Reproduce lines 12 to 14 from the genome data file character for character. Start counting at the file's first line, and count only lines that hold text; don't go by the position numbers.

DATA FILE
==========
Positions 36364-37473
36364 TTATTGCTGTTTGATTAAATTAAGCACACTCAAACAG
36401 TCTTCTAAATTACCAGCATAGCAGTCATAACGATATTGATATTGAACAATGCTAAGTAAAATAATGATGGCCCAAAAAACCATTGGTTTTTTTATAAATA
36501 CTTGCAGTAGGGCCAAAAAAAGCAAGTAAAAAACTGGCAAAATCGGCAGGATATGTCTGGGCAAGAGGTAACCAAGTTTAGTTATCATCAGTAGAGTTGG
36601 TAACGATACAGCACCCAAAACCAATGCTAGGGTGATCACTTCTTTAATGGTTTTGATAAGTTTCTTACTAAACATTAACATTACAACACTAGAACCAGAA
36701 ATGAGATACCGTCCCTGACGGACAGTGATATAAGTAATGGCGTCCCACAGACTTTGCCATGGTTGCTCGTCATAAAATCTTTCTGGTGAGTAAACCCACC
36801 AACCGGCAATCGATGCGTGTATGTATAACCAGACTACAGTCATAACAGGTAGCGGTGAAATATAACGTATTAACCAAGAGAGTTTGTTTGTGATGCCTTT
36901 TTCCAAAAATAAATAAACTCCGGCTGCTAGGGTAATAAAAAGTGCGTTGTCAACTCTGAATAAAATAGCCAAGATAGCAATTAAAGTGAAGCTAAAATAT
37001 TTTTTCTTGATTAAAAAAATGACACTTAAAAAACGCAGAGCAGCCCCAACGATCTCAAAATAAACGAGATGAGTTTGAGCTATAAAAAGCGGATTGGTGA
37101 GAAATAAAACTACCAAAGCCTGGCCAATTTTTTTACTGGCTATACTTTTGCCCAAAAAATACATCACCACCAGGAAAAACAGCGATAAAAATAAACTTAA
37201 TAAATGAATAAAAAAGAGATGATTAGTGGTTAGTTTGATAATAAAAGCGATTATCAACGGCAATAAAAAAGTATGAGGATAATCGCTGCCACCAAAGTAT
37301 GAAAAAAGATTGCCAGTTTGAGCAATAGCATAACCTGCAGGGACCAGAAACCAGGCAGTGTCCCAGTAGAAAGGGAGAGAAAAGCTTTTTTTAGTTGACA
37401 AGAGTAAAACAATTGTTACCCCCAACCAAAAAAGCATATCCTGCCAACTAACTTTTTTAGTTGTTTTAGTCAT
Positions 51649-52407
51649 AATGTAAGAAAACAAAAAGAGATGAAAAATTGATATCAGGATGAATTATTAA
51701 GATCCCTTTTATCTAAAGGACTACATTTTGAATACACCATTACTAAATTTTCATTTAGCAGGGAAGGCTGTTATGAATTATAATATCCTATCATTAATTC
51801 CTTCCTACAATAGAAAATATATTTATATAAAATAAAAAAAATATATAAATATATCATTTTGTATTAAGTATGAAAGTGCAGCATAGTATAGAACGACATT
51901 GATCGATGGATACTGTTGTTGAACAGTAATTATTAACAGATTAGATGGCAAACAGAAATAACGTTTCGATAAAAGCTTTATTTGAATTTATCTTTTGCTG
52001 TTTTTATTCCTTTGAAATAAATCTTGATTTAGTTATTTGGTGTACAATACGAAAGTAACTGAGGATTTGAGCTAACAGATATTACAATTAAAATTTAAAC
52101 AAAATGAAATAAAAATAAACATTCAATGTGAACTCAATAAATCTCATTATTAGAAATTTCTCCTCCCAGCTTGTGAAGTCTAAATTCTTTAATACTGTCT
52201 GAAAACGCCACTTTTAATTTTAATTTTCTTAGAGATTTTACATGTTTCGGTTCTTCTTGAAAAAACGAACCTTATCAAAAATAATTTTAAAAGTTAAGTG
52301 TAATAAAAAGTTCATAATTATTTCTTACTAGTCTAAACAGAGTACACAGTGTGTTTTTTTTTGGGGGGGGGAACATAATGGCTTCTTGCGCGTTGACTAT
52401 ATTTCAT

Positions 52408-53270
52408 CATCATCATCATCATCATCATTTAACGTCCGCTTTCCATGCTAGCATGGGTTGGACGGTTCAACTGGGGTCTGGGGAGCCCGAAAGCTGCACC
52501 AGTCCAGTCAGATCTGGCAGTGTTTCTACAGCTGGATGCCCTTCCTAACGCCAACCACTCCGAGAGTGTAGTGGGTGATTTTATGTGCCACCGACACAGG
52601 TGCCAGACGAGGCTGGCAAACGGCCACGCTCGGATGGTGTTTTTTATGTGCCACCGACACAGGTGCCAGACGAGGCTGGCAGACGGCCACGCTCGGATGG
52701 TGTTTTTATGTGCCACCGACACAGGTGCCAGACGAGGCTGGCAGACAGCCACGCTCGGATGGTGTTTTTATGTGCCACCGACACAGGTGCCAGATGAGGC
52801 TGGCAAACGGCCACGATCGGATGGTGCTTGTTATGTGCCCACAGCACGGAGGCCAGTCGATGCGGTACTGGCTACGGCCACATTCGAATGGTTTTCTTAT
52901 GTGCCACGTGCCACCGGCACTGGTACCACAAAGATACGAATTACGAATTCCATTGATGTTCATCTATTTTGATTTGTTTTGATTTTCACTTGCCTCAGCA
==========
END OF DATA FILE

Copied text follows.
37301 GAAAAAAGATTGCCAGTTTGAGCAATAGCATAACCTGCAGGGACCAGAAACCAGGCAGTGTCCCAGTAGAAAGGGAGAGAAAAGCTTTTTTTAGTTGACA
37401 AGAGTAAAACAATTGTTACCCCCAACCAAAAAAGCATATCCTGCCAACTAACTTTTTTAGTTGTTTTAGTCAT
Positions 51649-52407